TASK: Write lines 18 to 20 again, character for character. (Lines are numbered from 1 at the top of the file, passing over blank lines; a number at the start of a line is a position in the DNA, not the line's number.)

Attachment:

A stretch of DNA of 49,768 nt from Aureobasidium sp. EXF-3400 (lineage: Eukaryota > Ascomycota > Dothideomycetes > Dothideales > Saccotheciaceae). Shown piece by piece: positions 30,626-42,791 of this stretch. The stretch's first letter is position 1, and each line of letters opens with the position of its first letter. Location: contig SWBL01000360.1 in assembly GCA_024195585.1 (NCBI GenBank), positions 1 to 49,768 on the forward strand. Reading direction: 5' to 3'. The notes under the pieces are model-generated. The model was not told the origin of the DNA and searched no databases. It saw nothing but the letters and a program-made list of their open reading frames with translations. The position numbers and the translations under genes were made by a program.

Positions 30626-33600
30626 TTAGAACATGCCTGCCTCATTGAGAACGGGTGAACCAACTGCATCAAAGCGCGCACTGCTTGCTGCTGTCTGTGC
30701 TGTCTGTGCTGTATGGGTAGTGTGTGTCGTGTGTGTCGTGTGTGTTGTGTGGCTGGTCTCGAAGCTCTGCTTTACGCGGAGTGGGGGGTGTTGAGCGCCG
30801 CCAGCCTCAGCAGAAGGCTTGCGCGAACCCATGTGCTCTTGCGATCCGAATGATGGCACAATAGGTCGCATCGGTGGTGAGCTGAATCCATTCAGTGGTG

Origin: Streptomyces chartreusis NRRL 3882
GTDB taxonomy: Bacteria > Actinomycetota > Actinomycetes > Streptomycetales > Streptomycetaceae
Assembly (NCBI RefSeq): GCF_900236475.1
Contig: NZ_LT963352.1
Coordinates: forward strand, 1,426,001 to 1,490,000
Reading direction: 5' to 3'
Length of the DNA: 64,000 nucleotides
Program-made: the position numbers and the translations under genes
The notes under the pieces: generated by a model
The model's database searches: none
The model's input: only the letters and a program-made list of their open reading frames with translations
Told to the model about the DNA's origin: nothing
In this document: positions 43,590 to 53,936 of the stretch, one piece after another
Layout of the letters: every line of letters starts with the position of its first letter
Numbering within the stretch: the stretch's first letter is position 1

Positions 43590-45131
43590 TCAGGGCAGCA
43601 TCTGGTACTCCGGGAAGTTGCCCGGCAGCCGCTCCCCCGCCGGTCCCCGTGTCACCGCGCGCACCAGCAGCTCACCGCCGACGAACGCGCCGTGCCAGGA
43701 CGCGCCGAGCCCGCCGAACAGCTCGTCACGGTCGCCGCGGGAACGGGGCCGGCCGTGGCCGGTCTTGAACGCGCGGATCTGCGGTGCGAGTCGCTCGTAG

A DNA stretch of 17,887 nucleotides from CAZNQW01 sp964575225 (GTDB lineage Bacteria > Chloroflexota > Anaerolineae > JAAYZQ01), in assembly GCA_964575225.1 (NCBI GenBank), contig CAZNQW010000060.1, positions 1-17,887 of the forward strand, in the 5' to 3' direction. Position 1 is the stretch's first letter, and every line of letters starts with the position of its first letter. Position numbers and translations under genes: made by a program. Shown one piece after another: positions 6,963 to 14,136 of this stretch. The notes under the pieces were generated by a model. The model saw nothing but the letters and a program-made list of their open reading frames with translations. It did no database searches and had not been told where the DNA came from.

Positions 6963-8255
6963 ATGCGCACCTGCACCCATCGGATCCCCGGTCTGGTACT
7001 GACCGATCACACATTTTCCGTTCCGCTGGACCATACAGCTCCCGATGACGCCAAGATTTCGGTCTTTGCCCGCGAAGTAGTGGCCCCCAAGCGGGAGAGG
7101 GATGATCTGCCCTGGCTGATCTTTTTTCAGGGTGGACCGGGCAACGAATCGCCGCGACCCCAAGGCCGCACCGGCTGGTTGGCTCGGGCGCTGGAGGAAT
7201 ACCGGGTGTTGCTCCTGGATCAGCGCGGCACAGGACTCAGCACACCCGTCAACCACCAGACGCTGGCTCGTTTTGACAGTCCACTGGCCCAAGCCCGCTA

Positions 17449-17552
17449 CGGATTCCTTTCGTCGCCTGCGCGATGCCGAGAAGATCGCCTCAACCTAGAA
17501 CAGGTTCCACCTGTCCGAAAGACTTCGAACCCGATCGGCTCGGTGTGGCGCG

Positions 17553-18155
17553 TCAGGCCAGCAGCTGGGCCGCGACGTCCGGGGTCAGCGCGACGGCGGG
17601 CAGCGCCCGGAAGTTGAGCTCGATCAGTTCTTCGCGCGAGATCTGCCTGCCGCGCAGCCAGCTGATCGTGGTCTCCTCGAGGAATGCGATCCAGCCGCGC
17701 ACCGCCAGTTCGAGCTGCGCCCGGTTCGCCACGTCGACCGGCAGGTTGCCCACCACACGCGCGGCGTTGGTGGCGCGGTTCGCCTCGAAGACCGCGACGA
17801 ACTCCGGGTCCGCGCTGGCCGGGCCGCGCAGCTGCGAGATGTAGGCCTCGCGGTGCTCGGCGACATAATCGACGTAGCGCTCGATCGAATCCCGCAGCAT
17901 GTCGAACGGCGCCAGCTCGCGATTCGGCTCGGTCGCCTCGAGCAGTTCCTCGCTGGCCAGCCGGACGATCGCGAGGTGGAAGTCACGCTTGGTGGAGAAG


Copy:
In this document: positions 43,590 to 53,936 of the stretch, one piece after another
Layout of the letters: every line of letters starts with the position of its first letter
Numbering within the stretch: the stretch's first letter is position 1